A 2-1 ODI series defeat at home to Ireland marked “a very, very sad day” for West Indies cricket according to Kieron Pollard as he pulled up his batters for failing to post good enough totals. “I can safely tell you that it’s hurting, and it’s hurting badly,” he said after the decider in Kingston, which West Indies lost by two wickets.
“Obviously it’s no secret. Disappointed with the way that we played. Disappointed with the way we battled throughout the entire series. That is the main reason why we would have faltered,” Pollard said. “We weren’t able to put enough runs on the board. In the one game where we were scored 269, we were able to get over the line. But 229 and 212 at this international level is totally unacceptable.”
Asked whether the problem with the batters was technical or psychological, Pollard pointed in both directions, and beyond.”I think it is a combination of everything. I think, overall, holistically, I think we have a batting problem, with all the words as you mentioned – mentally, technically, being able to assess situations, conditions, and play appropriate shots that are needed at that point in time,” he said. “Again, as I have stated, it’s not just the 11 guys that are here or the 15 guys that are here, it’s around the Caribbean, and we continue to, sort of, reward a guy going to Super50 and score a couple of hundred runs and then, you know, he has to play, or he has to get into the team.”We chop and change different individuals at different times, but I don’t think we are actually addressing the real problem. But, having said that, it’s always easier to, sort of, cast blame or put the responsibility on the guys that you are seeing. And as I said, as a leader, and as a leader of this team, obviously I can take that mantle and I can take that responsibility that we haven’t done well and that is not something we can hide from.”But as I have said before, it’s not just here, it’s overall across all formats, if you be totally, totally honest.”Even before the series had started, Pollard had criticized the West Indian players’ attitude towards fitness, calling it “an issue that has been plaguing us for the last couple of years”. Shimron Hetmyer, in fact, missed the series after failing to meet the expected standards. The problem, according to Pollard at least, goes deeper.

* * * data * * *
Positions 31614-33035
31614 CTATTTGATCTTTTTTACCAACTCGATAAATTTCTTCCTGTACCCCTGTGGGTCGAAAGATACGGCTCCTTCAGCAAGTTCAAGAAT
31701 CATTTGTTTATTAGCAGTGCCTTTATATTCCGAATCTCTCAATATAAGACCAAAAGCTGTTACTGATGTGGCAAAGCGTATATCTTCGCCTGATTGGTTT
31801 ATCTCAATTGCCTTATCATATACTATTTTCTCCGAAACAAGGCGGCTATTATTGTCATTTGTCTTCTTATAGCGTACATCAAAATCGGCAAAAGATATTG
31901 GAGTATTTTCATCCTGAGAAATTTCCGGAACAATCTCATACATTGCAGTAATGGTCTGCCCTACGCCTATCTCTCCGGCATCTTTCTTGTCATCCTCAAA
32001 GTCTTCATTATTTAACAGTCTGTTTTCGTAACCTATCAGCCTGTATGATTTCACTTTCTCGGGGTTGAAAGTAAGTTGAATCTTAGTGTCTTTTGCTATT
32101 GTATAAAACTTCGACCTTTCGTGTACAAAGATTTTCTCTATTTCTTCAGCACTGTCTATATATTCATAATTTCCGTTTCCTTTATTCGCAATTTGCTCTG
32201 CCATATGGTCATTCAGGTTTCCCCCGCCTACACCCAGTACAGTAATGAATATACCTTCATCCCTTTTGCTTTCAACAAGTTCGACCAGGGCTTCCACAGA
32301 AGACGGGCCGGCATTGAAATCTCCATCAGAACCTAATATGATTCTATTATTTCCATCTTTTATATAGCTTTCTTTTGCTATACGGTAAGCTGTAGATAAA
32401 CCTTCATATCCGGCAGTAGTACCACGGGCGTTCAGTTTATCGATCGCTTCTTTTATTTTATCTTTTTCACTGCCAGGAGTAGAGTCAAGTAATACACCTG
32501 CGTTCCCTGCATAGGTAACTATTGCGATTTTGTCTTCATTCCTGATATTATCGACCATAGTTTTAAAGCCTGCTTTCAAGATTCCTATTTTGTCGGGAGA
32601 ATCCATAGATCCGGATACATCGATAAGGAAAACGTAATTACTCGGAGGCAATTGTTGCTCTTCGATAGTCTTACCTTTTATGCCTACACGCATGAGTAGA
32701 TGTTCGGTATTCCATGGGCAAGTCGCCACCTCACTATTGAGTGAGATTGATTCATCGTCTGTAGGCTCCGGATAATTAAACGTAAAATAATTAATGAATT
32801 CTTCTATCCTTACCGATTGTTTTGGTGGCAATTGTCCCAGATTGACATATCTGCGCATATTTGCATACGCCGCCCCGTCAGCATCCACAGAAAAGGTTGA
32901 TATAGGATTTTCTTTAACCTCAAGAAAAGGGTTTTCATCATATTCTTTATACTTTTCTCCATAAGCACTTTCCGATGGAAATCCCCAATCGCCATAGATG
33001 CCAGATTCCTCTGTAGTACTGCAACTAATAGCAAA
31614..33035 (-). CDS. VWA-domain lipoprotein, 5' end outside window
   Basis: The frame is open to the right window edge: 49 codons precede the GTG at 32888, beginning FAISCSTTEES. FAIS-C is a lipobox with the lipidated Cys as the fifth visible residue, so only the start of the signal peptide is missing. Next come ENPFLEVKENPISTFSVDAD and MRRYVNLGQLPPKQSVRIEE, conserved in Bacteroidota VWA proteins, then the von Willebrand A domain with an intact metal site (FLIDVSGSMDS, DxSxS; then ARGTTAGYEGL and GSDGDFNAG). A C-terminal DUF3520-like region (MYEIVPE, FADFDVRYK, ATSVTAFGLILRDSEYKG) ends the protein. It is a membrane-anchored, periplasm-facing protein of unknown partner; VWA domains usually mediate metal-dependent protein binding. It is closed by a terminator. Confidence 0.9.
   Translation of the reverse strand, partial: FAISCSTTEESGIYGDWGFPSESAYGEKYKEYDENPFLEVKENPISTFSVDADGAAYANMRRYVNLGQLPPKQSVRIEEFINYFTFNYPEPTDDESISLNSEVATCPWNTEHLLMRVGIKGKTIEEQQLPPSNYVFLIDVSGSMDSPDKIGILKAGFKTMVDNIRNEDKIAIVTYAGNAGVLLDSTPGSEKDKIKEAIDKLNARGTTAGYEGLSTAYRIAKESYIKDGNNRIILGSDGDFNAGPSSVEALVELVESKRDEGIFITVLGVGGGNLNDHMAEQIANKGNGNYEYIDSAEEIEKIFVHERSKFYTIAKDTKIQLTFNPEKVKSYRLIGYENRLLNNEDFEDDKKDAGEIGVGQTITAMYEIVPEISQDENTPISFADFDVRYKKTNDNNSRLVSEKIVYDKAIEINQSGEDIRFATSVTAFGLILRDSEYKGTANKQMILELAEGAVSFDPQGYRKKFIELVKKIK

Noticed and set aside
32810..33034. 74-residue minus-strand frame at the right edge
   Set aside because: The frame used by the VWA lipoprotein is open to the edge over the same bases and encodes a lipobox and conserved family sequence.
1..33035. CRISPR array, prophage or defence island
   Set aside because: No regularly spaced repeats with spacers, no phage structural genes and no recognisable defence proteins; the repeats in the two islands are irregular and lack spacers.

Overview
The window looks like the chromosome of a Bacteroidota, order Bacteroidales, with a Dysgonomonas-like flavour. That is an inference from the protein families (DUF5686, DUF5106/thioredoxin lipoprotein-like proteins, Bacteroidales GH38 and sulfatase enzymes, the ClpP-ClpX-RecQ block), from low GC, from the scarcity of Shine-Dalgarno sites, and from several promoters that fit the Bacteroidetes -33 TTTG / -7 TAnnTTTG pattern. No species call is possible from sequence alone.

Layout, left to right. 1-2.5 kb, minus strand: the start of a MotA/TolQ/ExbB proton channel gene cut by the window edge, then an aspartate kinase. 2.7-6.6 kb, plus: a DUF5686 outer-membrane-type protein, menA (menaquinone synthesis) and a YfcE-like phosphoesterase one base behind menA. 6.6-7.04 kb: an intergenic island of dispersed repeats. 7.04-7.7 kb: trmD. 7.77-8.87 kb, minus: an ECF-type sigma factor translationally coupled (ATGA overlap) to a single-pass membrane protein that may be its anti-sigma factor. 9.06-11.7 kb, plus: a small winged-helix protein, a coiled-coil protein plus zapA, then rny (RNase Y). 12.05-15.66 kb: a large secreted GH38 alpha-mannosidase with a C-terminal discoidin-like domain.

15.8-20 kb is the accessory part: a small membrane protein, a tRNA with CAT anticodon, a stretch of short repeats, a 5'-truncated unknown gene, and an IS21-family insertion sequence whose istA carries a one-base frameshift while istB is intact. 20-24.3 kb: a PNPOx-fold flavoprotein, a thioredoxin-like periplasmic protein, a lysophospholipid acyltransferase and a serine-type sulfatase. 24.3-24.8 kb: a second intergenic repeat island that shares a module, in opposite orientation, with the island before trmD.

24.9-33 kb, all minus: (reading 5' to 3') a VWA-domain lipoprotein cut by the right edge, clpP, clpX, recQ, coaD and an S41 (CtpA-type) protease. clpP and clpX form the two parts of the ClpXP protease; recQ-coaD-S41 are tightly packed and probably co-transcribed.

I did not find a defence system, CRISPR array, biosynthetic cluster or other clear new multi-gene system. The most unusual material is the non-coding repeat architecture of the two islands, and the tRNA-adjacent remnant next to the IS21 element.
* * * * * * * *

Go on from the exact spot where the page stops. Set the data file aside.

That said, West Indies had a few reasons to be happy. Shamarh Brooks, on ODI debut, hit 93 in the first match and totaled 137 from three innings at a strike rate of 86.16. Odean Smith contributed handy, and quick runs while also doing well with the ball. Romario Shepherd’s 3 for 50 in the first game was impressive too.”Very, very proud of those two individuals [Smith and Shepherd],” Pollard said. “They have come in and they have shown, in the last series in Pakistan and even this series here, that they want to be at the international level. Obviously, they are a bit rough on the edges – I am talking about somebody like an Odean Smith. But you can see the raw talent and… what we see around the world is that persons take that sort of raw talent and good players and make them into great players. That is something we need to do with some of the individuals that we have here. But are we willing to do that?
“Romario, he has come in, diligent, hard worker, honest worker, does whatever the team requires, and he shows that he wants it. So well done to these two guys. “And Brooksy, coming into this series, getting a 90 and missing out on a hundred, (then) a 40-odd, missing out today – again, well done to him, but we need to be hungry in order to grab our chances. He would have been one who hadn’t gotten a chance and he had the perfect opportunity here to cement his place. And to the other guys – we need to work harder. “West Indies’ next engagement, again at home, is against England – a series of five T20Is from January 22-30.
Multan Sultans beat Karachi Kings by 7 wickets
Peshawar Zalmi beat Quetta Gladiators by 5 wickets
Multan Sultans beat Lahore Qalandars by 5 wickets
Quetta Gladiators beat Karachi Kings by 8 wickets